"Not everyone who says to me, 'Lord, Lord,' will enter the kingdom of heaven, but only the one who does the will of my Father in heaven. "Everyone then who hears these words of mine and acts on them will be like a wise man who built his house on rock. The rain fell, the floods came, and the winds blew and beat on that house, but it did not fall, because it had been founded on rock. And everyone who hears these words of mine and does not act on them will be like a foolish man who built his house on sand. The rain fell, and the floods came, and the winds blew and beat against that house, and it fell--and great was its fall!"
“I love you, Lord, my strength, / My rock, my fortress, my saviour. / My God is the rock where I take refuge…” (Psalm 17). These are strong images of God, and there are times when that is just what we need. It is when we feel most insecure that we long for security and safety. The little orphan girl always wept when they sang Rock of Ages. Psalm 17 continues: “The waves of death rose about me; / The torrents of destruction assailed me.” That is why the writer of the psalm calls God a rock and a fortress.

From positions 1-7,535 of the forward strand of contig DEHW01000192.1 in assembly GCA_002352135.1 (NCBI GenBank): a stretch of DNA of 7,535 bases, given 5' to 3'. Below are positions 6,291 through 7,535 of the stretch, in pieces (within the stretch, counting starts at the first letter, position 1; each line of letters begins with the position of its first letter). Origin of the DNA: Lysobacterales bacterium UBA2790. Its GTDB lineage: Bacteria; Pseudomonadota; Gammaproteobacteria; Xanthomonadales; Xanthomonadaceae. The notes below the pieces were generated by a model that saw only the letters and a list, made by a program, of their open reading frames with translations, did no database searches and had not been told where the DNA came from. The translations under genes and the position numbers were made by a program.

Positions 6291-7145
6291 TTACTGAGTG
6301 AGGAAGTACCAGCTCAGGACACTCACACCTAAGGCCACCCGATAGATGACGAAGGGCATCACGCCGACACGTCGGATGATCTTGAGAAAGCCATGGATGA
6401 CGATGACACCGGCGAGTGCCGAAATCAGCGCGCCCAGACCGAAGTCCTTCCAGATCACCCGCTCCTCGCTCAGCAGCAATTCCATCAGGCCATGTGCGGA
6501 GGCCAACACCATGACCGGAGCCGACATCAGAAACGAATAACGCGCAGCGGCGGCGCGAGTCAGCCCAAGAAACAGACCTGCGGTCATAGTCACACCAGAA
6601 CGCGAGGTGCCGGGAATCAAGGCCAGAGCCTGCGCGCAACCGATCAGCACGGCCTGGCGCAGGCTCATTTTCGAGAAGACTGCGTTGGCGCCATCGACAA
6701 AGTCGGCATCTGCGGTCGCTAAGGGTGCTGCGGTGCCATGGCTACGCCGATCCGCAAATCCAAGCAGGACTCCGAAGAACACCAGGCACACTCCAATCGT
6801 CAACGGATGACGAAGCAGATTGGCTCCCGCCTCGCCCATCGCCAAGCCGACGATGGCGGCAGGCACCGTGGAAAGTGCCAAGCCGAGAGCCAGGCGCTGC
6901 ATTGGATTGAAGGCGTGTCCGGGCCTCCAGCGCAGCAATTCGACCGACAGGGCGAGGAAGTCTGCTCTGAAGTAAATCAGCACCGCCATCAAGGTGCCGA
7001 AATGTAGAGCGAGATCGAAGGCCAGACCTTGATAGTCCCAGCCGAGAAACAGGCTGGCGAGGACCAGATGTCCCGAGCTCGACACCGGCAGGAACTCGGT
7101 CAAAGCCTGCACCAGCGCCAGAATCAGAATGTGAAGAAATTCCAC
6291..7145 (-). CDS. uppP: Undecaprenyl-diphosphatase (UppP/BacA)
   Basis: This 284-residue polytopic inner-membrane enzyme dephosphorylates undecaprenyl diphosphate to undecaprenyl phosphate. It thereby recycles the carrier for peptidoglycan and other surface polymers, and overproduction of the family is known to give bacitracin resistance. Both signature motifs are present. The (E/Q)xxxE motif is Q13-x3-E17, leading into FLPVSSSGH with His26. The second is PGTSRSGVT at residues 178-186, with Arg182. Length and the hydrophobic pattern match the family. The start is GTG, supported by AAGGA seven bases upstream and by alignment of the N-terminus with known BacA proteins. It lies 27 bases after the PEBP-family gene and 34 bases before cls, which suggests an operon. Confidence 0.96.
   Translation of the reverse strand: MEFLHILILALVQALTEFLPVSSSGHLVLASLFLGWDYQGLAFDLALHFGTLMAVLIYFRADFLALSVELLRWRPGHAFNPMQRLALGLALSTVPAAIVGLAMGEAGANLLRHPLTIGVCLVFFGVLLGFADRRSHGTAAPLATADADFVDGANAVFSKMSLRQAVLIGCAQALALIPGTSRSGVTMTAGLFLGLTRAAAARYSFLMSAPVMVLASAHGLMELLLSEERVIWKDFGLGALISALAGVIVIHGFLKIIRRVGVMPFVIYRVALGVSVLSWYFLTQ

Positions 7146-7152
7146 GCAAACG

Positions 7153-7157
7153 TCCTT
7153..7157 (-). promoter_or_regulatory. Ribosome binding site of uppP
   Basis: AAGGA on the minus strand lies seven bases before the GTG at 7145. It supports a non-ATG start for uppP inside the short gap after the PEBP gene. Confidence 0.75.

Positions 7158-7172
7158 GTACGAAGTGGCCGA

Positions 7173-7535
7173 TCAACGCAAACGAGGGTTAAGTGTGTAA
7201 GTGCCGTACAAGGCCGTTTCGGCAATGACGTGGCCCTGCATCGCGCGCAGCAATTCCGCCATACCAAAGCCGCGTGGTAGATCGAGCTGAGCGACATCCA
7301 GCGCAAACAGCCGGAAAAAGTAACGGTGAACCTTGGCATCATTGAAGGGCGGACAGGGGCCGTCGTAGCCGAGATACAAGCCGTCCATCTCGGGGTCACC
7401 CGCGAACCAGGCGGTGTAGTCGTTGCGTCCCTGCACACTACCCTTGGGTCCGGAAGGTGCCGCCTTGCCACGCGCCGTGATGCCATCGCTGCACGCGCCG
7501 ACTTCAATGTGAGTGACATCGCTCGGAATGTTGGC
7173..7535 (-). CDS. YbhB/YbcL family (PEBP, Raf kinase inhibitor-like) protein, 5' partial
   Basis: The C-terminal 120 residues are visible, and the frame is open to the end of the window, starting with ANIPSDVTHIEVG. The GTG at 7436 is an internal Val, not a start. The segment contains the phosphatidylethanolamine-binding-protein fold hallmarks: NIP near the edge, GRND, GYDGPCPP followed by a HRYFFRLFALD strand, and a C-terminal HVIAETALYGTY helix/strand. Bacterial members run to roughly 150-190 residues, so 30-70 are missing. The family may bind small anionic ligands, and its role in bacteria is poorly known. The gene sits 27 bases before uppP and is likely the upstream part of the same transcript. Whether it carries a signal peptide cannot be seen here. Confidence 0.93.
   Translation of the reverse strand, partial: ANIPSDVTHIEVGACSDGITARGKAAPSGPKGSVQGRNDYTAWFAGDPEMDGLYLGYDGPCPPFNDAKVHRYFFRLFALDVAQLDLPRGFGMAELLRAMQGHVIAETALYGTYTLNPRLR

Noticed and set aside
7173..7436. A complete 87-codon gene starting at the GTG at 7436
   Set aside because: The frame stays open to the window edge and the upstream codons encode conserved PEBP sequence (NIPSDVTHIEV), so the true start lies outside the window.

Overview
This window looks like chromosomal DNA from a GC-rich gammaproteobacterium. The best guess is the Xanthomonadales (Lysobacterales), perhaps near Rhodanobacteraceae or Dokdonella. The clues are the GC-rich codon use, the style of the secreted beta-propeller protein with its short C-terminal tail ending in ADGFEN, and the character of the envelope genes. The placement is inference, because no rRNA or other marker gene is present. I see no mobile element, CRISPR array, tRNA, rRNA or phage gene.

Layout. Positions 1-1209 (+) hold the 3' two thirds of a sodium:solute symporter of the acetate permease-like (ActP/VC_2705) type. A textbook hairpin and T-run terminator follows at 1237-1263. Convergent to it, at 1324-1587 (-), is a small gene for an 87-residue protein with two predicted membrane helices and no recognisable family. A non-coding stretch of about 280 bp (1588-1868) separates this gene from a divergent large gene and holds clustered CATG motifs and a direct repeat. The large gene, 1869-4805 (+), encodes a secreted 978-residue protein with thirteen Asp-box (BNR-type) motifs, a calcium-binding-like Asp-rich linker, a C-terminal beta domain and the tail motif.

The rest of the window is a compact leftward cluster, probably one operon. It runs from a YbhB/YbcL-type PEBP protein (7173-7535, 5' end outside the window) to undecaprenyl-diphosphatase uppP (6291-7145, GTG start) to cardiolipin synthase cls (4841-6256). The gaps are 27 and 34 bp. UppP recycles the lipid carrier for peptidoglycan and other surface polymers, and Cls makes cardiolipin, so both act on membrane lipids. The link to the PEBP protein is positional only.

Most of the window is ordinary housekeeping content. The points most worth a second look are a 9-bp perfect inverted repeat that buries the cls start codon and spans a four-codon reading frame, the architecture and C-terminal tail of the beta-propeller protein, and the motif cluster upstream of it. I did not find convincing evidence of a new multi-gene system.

A person who feels powerless calls on a God of power, and that seems all right. But a person who feels powerful and calls on a God of power is very likely to be calling on just a bigger version of himself. (That was Nietzsche’s understanding of theology.) So when you feel strong and healthy, use soft or fluid images of God. There are many of them in the Scriptures.
Sand is made of rock, but it has the characteristics of a fluid. As a foundation for a house, it doesn’t have the best of both; it has the worst of both. It is neither strong nor weak, neither hard nor soft, neither fixed nor unfixed.
Sand reminds me of words. Words give the impression of fixity, but they pour like sand; and they are as numerous as grains of sand. They are no foundation for a life. “Not everyone who says to me, 'Lord, Lord,' will enter the kingdom of heaven, but only the one who does the will of my Father in heaven.” Our life is not a spectacle to be commented on but a reality to be lived with gusto. Meister Eckhart wrote, “When St Paul had done a lot of talking to the Lord, and the Lord had reasoned much with him, that produced nothing, until he surrendered his will, and said: ‘Lord, what do you want me to do?’ Then the Lord showed him clearly what he ought to do. So too, when the angel appeared to our Lady, nothing either she or he had to say would ever have made her the Mother of God, but as soon as she gave up her own will, at that moment she became a true mother of the everlasting Word and she conceived God immediately, who became her Son by nature. Nor can anything make a true human being except giving up one’s will.”
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